Date: 8 February 2020. Microgreens Shopping List
Aboard Seaweed I have been growing
sprouts for many years. The 2013 article
Growing Lentil Sprouts
has details from the beginning stages. Like all things boat, I've
made mistakes. Over the past year or so I've expanded my
gardening efforts. Today I'll tell you how you too can grow good
things to eat in a limited space, without dirt. Also, to get started
will cost less than $10 total. This is my advice for the novice
small-scale microgreen grower.
In the life of a plant, seeds are the beginning
stage. When seeds begin to grow they are called sprouts. The sprouts
mature into microgreens. In other words, a microgreen is your plant
as a baby. According to the folks who sell seeds, microgreens are
nutrient dense. I like the flavors, and have been successfully
growing them aboard Seaweed for well over a year.
Being able to enjoy
a fresh salad every single day is a real blessing
I'm not an expert. That said, I
have had quite a lot of success in growing yummy microgreens.
I prefer food with
texture. Although my microgreens are not as crunchy as sprouts, I
like the taste. Best of all, the cost is virtually negligible. I can
and do have a fresh boat-grown salad every day.
The first thing to do is invest a bit of money for
supplies. I am a soloist, therefore I grow in smaller containers than
you might eventually opt for. My goal is to have a constantly maturing crop.
Start small-scale. If growing microgreens is for you, enlarging will
At one time I used screen for part of the growing
set-up. That was supposed to enable me to remove the roots easily.
The screen was not a success in the
long-term for my microgreen gardening efforts. Though great in
theory, washing roots out of the screen used precious water. It was
messy and did nothing to make the process of food growing more
Shopping List for growing
microgreens on a small scale:
size soap boxes. I would suggest you
start with eight or more. The reason is that some seeds grow
faster than others and if you'd like a constant supply of
rabbit food, you will need to harvest at least two boxes a
These can be purchased in
a variety of colors at the Dollar Tree. Sometimes they are in
packages of three, whilst others have just two.
Foam. I utilize the packing foam
received when ordering online. You will be wrapping the foam
layer(s) in a paper towel. The paper towel is your
substitute for dirt.
regarding foam: I recommend 1/4" thick
so stack the thin ones until you have enough. I prefer
something plastic-like versus the stuff that shreds into balls
Here is the logic behind using foam:
IF/when I over water the foam will float up and therefore
the seeds will not drown. This small change has increased my
success rate more than I would like to admit.
Little hairs grow out from the roots at the
beginning. The FUZZ
↑ disappears by day
two or three.
#3) Paper towels.
I normally stock the 1/2 sheet variety
because they are inexpensive. Any cheap paper towel is fine.
I wrap a layer of paper
towel around the foam.
Stiff plastic to cover the top of the seeds.
This is utilized in lieu of dirt.
I use a plastic placemat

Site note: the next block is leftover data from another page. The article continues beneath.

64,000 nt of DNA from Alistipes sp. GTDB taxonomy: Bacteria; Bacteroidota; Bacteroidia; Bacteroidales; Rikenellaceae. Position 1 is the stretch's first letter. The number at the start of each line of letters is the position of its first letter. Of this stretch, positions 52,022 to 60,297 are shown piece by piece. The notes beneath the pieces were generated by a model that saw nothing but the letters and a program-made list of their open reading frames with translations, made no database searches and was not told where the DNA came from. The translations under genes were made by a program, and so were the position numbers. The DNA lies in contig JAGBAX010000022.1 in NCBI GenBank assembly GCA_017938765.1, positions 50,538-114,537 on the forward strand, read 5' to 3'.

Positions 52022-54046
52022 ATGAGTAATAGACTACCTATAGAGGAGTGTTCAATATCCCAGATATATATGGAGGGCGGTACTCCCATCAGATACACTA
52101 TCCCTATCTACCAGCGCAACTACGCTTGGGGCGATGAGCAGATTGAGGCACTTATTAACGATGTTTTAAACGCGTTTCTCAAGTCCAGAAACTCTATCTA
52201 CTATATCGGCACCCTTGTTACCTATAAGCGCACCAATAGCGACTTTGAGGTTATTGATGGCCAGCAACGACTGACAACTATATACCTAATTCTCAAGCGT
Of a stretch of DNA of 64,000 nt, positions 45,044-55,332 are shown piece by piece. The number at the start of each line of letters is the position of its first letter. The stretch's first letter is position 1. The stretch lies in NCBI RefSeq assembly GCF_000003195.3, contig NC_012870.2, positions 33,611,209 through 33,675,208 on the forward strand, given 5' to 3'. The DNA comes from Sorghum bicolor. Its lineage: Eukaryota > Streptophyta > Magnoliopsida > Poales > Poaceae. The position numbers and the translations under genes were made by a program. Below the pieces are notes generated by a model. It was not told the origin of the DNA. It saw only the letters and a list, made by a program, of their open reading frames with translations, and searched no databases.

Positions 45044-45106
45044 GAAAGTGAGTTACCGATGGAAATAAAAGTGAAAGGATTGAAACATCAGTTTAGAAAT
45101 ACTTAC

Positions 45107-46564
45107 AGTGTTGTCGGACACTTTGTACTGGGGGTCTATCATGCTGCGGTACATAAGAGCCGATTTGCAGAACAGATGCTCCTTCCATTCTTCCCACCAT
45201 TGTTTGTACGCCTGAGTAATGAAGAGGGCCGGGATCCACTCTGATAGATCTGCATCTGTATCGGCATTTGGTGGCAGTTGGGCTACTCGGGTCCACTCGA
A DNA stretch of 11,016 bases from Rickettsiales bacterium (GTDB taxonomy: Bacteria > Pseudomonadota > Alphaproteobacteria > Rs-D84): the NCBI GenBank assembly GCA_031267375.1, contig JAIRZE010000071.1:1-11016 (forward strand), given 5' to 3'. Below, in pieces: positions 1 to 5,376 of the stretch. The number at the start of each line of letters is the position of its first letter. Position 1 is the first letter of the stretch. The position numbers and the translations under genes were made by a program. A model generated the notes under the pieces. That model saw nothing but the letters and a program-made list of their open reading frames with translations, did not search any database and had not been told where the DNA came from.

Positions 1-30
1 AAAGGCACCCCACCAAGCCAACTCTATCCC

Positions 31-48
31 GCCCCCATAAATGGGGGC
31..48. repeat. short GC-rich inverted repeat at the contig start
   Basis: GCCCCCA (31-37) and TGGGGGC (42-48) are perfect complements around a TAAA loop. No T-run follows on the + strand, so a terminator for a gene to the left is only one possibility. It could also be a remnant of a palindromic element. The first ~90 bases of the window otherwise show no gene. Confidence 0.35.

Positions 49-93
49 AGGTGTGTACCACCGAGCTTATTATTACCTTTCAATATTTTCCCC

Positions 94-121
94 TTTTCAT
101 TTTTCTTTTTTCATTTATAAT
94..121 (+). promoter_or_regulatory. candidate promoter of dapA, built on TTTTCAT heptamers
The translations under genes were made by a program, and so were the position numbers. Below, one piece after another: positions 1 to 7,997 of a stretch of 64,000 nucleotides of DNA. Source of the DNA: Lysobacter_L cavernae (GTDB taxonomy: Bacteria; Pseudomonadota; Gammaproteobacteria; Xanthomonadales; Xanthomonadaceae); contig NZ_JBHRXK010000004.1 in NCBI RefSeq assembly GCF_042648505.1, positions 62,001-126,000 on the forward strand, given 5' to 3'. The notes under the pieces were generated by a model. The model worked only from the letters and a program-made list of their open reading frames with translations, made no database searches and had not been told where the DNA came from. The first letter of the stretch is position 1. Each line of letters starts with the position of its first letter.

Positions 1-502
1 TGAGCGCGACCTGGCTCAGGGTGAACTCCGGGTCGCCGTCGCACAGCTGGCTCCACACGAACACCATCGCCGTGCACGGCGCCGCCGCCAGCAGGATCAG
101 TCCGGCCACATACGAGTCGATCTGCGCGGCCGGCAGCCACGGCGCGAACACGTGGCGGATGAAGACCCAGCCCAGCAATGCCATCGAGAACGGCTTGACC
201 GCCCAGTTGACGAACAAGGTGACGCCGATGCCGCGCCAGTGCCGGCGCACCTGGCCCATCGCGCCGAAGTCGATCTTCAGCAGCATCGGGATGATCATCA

from the Dollar Tree. It is smooth so the seeds do not attach
as they grow. Additionally, these are easy to wash and reuse.
Seeds: First you will want to see if
growing microgreens is really for you. It might not be. My
garden takes me between five and fifteen minutes twice per
day in order to have salads constantly. It is an easy process however
this is not a set-it-and-forget-it garden.
these seeds: broccoli,
cabbage, kale, and turnip. Get the small paper packages sold
in the garden area of stores.
Please buy what I suggest, even
if you don't like the full grown plant.
Your investment is minimal.
I paid 20 or 25 cents per package with the exception of
cabbage which was $1.50 if memory serves me. I have bought
cabbage from Walmart and the others from both Dollar General
and Dollar Tree stores.
Though I personally am not fond of
kale and have never had a turnip I liked, as microgreens
both are quite good. Thus, please buy the four I suggest
even if you are certain you won't eat those awful things.
Two things were of primary
#1) It had to be
easy. Certain seed varieties did not grow well for me.
#2) Low water use.
Some microgreens and sprouts require a LOT of
Because many of those living off
the grid have limited access to fresh water, I am mindful of that
potential complication. Water is a precious commodity even for those
For instance, clover is easy to
grow in glass jars. The unfortunate part is that it takes a lot of
water to rinse the shoots until the water runs clear. If you don't
thoroughly rinse, the stuff will mold. Therefore I believe clover is
not a viable option for many boaters.
Trust me on this: Microgreens are
Buy 8 or so travel size soap dishes. Find some foam. Though
not Totally necessary, if you are like me and tend to
over-water you will benefit from having foam. Have two or
three inexpensive paper towels available. Buy or find opaque
plastic to cover the seeds. Seeds to purchase: broccoli,
cabbage, kale and turnip.
The next in this series will
be posted shortly. Definition of shortly:
A day or three. Have I mentioned lately how glorious life aboard a
boat can be?!?
Thank you for reading.
Do you grow any plants aboard your boat?
If you have a garden, what are you having success growing?
Regarding the Comments Section,
found at the end of every article:
Before you type in each block be
sure to hit the backspace key. Coding inserts a space in every box.
Your email address will come back as malformed unless you remove
that space. (You don't have to include your email address.)
The capcha is case sensitive.
Multimeter Improvement (clamps) ~
Previous Post ...
... Next Post
Microgreens Container Set-Up (part 2)